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Day 9 |
Dec 08, 2008

Pleneau And Peterman Islands; Dorian Bay

By Chris Harbard

Noon position: 64° 48’ 36” S, 63° 29’ 57” W

Weather: Sunshine!

The day started with a cruise down the Lemaire Channel (a very early beginning for many guests who had stayed up to see the sunrise at 2.25am). The real early-risers were treated to a Zodiac cruise from 2.30am around the ice-filled waters of Pleneau Island. It was well worth the lack of sleep as we were treated to a fantastic sunrise, with distant mountain tops turning orange.

With the temperature down at -2°C (28°F) it was cold even with many layers on! Over the water, there were Snow Petrels, South Polar Skuas and Antarctic Terns. Out on the ice floes, several Leopard Seals were discovered and watched eagerly by guests in the first group. One seal was waiting just offshore from a Gentoo Penguin colony, no doubt looking for a quick breakfast snack.

The second group cruised towards Peterman Island and were luckier as some saw a Minke Whale and Adelie Penguins. The shore of Peterman Island was completely blocked off by ice, which meant that the planned landing for later in the morning had to be cancelled and the ship headed back through the Lemaire Channel instead where a few lucky people sighted a Minke Whale.

Now it was time for Plan B or was it C? This involved a visit to Dorian Bay, just north of Port Lockroy. As we travelled along Neumayer Channel, a shout went up. Whales!! Two blows could be seen dead ahead, about half a mile away. The ship slowly edged towards them and suddenly a tail fluke was seen with a distinctive white underside. They were Humpbacks!! Over the next 20 minutes, everyone got great views of these giant beasts as they leisurely surfaced, spouted and occasionally breached. What a terrific bonus!!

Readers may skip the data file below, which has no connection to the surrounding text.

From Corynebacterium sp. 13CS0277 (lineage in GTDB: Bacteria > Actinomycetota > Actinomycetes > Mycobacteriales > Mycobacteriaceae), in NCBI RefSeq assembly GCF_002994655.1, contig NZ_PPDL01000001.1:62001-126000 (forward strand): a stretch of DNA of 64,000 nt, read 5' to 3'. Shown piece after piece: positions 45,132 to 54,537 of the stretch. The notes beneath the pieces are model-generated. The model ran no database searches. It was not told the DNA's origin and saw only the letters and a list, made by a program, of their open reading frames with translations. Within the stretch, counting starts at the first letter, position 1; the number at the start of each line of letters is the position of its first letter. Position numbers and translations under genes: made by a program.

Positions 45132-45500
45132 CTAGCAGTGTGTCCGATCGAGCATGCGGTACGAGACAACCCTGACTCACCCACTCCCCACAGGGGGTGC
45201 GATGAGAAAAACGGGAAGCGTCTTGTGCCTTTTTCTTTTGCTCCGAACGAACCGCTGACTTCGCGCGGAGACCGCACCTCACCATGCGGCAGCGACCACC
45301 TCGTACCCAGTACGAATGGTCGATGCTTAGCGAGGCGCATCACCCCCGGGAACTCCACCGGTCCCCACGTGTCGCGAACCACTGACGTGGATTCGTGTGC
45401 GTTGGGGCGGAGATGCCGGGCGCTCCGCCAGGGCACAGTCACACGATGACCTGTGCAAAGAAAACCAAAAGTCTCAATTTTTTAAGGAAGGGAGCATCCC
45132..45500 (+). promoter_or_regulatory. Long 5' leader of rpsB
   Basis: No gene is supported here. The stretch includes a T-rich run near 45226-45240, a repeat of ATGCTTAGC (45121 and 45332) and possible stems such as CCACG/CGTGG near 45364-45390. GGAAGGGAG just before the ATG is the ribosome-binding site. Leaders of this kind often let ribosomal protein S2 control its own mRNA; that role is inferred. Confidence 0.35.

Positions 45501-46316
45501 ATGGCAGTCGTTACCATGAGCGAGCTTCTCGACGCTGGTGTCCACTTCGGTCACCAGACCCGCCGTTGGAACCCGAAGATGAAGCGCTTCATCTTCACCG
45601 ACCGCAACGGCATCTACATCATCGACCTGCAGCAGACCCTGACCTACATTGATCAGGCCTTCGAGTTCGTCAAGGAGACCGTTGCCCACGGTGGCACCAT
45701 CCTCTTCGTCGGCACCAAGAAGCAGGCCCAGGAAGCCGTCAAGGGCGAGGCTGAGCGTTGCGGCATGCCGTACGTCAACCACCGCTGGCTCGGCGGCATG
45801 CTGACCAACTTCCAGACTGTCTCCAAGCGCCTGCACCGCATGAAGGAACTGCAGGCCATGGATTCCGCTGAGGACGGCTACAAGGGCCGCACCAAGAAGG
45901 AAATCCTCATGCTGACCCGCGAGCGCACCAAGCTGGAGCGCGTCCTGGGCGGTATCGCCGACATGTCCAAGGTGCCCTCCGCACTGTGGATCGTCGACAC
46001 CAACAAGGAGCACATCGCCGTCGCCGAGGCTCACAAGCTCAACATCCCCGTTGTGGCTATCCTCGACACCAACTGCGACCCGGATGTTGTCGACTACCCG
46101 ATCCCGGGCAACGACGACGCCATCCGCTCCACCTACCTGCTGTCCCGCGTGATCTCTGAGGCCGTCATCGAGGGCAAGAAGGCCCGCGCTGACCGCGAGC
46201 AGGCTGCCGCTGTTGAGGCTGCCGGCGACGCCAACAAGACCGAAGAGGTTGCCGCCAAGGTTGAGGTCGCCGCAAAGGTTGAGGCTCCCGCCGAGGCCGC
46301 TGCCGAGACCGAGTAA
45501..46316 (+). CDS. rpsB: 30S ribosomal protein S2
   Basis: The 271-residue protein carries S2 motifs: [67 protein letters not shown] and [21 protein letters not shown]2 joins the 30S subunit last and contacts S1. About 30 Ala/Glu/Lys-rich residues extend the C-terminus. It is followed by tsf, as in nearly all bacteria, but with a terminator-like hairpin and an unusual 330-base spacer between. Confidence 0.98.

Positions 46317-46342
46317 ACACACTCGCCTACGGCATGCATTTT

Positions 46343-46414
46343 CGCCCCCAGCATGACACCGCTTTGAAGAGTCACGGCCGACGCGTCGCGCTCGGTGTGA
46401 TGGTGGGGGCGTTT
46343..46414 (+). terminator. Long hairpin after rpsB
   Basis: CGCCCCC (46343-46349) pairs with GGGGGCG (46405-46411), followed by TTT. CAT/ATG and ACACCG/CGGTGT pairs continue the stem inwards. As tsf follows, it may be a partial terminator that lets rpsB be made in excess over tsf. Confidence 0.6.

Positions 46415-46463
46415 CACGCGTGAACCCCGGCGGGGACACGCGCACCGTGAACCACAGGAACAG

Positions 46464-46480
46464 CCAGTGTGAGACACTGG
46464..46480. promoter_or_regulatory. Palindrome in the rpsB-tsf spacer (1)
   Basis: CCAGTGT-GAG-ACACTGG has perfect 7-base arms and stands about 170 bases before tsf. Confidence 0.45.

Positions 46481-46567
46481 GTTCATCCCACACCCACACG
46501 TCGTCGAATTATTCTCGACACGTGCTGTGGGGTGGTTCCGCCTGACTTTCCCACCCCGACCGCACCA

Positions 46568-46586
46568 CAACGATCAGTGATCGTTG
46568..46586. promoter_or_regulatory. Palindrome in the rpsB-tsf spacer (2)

We arrived at Dorian Bay at about 10am, and everyone was taken ashore. From the landing on a muddy beach, it was just a short walk ashore to where Utte and her team had set up a table of champagne to celebrate the last landing of the trip. Nearby, there were several Gentoo Penguin colonies with their attendant South Polar Skuas.

A short uphill climb took people to a wonderful panoramic view, and at the top, there was even a single Adelie penguin among the Gentoos, providing some with their only close view of this truly Antarctic penguin. With the sun beating down on us surrounded by snow-clad peaks, this was a memorable final stop.

Back on board ship, we then proceeded to sail down the Bismarck Strait past Palmer Station, a US Antarctic base, and then due north heading for the Drake Passage. The forecast from the Captain promised moderate swell and wind, which should not prove too challenging for everyone now that they have their ‘sea legs’.

By dinnertime, we were well out at sea accompanied by the usual Cape Petrels and lovely groups of Antarctic Petrels. After such a long day, everyone was looking forward to a peaceful night’s rest.

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